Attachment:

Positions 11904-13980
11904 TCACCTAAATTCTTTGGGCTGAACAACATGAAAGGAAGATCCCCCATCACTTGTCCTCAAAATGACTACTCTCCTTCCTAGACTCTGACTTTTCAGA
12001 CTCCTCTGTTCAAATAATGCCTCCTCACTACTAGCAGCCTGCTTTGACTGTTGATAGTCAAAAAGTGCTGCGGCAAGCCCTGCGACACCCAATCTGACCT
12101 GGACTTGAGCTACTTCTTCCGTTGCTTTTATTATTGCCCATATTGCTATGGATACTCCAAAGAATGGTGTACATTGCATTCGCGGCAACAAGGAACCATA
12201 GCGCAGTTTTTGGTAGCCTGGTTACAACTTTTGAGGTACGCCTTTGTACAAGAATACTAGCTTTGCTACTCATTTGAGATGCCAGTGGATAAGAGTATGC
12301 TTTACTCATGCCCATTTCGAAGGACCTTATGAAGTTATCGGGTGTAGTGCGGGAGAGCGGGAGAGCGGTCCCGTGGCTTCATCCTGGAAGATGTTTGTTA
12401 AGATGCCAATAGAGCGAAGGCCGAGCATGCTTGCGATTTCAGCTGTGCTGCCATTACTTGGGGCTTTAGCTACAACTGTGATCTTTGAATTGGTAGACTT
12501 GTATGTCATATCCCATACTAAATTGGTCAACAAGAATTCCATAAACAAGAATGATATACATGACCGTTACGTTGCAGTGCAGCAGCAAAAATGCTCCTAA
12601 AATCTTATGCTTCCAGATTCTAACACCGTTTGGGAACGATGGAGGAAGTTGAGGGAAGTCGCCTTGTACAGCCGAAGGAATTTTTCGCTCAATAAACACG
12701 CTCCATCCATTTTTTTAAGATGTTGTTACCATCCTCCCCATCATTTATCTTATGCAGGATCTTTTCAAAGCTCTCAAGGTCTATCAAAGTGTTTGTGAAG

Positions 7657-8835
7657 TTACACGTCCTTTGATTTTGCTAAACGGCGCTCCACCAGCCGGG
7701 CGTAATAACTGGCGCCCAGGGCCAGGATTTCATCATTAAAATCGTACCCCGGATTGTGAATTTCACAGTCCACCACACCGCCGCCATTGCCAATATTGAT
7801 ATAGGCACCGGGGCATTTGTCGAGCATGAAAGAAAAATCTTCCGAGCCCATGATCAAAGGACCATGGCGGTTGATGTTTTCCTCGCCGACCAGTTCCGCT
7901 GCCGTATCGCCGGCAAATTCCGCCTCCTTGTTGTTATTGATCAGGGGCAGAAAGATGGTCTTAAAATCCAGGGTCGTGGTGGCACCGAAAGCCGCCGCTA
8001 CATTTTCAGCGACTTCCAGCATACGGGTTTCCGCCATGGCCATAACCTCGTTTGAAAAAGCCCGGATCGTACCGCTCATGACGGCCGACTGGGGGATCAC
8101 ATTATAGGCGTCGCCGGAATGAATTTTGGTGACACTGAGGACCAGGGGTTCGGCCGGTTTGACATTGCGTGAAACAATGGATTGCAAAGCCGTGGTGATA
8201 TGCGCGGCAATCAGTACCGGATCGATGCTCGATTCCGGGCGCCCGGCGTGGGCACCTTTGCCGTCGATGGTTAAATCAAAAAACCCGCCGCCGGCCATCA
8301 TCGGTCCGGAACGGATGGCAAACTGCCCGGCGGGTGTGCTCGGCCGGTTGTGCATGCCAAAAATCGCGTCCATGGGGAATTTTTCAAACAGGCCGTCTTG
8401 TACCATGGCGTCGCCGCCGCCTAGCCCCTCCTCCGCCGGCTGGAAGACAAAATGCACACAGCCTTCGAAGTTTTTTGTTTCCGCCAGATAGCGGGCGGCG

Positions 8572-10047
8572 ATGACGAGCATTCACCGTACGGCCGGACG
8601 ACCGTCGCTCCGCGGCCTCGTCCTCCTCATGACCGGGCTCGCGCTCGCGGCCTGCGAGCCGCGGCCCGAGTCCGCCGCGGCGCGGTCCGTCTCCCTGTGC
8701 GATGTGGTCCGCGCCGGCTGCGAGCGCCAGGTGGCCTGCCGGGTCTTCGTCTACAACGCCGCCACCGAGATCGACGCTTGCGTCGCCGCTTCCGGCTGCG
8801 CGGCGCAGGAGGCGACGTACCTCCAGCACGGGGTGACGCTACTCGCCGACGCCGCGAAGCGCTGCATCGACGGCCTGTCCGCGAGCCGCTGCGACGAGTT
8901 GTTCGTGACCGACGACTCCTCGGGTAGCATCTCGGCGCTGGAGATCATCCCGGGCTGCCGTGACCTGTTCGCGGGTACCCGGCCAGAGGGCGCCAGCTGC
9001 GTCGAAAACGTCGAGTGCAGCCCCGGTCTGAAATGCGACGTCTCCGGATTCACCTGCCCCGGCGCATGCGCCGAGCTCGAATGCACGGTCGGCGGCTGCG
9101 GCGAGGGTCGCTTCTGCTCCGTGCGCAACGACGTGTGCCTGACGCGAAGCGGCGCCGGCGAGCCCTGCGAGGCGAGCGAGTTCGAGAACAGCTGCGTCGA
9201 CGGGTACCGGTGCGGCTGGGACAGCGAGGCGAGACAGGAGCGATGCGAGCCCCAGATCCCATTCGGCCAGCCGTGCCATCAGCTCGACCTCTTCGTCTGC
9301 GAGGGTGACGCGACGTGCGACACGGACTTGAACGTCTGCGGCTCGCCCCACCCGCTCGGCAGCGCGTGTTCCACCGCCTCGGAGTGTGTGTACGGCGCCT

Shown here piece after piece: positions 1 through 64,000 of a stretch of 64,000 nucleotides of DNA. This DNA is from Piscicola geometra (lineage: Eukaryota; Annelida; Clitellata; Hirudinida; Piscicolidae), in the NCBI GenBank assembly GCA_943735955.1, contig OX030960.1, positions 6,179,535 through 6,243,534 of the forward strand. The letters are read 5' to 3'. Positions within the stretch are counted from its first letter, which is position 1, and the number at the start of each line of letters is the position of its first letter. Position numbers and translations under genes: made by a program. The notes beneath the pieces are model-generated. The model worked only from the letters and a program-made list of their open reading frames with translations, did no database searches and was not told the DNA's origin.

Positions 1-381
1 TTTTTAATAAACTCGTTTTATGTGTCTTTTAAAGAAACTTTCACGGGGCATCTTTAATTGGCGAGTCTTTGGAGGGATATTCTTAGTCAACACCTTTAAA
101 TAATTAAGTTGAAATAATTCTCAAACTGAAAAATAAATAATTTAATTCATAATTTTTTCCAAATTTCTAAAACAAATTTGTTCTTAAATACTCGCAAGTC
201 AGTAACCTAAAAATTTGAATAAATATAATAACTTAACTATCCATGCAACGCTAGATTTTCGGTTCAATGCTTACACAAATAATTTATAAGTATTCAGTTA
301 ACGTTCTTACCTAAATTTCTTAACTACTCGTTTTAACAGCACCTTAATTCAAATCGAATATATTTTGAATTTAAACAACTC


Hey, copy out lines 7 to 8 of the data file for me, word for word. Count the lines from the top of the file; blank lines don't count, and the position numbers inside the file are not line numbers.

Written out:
12401 AGATGCCAATAGAGCGAAGGCCGAGCATGCTTGCGATTTCAGCTGTGCTGCCATTACTTGGGGCTTTAGCTACAACTGTGATCTTTGAATTGGTAGACTT
12501 GTATGTCATATCCCATACTAAATTGGTCAACAAGAATTCCATAAACAAGAATGATATACATGACCGTTACGTTGCAGTGCAGCAGCAAAAATGCTCCTAA